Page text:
Citing Research Sources...Electronic & Others

Albert Bierstadt, Cho-looke, The Yosemite Fall
Timken Museum of Art, San Diego, California

Here's a brief article by Professor Eve Rosenbam that gives an overview of plagiarism issues.

The easiest  way to correctly cite virtually any type of resource is to use EasyBib, a free web-based template where a student plugs in the source information, chooses the format (MLA or APA), and then has EasyBib create the bibliographic item. Another excellent citation-builder, and one that allows you to create bibliographies in MLA, APA, Chicago, or Council of Science Educators (CSE) format, is SourceAid, also a free resource.

To cite a file available on the World Wide Web, you should include the following information:

When in doubt, include more information rather than less. Because of the hyperlinked nature of the World Wide Web, students sometimes do not record the bibliographic information necessary for inclusion in a paper's sources. One way to avoid problems and get the exact URL of a source is to use the Page Setup feature of your browser (Firefox, Safari, Netscape Navigator or Internet Explorer) to include the title, date, and URL of a page in the header of a document that you print.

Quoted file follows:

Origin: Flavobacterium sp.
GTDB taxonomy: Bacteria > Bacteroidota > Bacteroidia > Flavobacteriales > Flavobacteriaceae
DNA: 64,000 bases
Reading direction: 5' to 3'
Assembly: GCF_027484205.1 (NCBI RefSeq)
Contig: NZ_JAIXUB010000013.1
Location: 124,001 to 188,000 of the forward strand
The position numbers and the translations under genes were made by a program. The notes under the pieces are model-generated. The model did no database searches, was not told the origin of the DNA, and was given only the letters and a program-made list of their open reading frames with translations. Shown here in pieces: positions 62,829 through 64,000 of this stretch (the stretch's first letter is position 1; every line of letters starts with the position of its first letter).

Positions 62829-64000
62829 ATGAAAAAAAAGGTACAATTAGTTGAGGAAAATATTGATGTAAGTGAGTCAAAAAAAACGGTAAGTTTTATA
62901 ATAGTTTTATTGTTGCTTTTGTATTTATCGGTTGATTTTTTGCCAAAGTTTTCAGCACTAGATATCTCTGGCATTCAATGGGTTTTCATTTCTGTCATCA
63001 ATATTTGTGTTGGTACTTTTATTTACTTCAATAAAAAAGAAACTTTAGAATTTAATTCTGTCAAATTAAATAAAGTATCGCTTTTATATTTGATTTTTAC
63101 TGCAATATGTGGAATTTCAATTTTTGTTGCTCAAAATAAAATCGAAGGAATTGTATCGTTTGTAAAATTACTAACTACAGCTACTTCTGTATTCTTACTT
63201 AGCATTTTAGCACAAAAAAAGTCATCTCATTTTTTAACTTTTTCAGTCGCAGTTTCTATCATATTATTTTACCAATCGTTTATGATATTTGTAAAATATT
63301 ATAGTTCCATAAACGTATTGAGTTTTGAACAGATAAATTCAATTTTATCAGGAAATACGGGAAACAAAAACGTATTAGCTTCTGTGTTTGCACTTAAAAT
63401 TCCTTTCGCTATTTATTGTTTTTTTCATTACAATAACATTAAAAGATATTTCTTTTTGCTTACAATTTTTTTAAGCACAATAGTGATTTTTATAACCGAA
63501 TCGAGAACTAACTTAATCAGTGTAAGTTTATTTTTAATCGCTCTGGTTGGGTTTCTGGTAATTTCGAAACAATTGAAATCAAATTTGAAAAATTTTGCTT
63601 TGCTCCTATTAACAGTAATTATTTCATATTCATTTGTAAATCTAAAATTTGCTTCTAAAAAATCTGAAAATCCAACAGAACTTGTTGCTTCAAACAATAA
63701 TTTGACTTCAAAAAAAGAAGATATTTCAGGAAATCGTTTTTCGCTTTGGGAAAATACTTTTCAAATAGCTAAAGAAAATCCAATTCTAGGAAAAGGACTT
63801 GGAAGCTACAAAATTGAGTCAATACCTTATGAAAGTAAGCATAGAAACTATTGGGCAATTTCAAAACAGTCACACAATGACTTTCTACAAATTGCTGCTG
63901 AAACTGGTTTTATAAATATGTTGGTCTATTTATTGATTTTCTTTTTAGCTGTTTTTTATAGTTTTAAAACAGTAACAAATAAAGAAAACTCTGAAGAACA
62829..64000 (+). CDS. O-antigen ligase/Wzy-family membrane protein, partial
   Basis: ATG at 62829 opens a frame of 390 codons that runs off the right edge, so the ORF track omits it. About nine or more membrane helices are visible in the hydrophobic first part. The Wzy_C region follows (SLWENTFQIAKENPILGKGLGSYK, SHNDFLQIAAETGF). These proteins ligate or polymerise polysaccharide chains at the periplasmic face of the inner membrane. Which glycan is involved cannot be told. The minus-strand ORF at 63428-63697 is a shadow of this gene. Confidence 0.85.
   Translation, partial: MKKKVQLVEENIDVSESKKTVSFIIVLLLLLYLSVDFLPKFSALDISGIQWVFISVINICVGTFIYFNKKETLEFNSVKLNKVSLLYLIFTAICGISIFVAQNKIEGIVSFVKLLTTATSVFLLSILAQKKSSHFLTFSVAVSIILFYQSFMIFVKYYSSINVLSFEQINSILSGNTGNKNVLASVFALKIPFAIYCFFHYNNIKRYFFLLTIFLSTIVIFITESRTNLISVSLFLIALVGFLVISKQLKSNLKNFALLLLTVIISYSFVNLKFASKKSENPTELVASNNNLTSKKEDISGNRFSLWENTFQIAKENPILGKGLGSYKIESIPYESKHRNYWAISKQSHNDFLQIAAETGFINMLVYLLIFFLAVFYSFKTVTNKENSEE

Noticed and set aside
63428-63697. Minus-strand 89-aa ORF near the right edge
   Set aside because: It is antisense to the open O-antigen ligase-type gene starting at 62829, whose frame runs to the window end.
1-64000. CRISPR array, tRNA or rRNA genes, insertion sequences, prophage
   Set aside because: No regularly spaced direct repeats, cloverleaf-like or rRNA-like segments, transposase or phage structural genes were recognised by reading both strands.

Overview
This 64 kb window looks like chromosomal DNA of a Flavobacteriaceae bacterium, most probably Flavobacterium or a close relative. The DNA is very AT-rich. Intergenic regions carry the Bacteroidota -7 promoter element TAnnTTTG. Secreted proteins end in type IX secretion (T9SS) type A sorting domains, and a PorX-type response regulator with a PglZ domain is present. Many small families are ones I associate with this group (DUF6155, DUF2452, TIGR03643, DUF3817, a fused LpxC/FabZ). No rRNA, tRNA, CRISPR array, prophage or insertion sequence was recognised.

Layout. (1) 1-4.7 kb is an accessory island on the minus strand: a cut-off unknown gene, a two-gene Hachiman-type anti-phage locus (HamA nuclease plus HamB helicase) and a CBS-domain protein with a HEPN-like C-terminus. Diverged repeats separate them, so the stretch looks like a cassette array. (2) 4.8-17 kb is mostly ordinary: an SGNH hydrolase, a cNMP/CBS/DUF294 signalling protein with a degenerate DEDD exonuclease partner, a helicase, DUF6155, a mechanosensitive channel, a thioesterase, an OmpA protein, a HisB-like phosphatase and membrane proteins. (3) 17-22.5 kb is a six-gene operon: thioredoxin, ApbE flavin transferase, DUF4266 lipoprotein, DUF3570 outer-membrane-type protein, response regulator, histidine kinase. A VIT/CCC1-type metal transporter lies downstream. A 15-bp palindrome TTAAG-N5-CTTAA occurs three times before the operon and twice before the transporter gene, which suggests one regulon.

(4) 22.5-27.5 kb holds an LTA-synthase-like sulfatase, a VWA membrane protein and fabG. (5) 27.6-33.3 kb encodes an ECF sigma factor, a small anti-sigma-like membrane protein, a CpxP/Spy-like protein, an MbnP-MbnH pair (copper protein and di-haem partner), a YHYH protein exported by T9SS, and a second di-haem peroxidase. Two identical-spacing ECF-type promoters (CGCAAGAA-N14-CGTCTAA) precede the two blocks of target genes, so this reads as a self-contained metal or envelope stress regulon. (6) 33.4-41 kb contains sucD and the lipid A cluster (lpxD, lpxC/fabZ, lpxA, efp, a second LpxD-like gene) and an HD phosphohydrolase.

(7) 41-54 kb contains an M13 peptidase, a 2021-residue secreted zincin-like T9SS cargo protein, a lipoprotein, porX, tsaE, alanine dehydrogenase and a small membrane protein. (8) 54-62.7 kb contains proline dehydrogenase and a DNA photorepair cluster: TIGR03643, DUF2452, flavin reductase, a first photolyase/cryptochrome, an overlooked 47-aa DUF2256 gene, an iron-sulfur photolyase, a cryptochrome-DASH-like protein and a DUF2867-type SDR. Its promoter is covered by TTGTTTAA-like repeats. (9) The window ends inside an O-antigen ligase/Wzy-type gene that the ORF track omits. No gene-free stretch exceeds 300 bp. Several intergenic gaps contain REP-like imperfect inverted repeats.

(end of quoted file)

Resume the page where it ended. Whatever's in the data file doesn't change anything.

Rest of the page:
Listed below are examples of a source to include in a Footnote (or Endnote) and Bibliography. This is the Chicago or Turabian style of citation, which is preferred by many but not all history teachers. Other formats use slightly different rules, but include the same essential information.

 Footnote:

       1. Greg Feldmeth, "The Progressive Era," U.S. History Resources, 31 March 1998 <http://faculty.polytechnic.org/gfeldmeth/lec.prog.html> (Accessed 5 April 2004).

 Bibliography:

Feldmeth, Greg. "The Progressive Era." U.S. History Resources. 31 March 1998 <http://faculty.polytechnic.org/gfeldmeth/lec.prog.html> (Accessed 5 April 2004).



An excellent source for other types of online citation examples is CiteFast..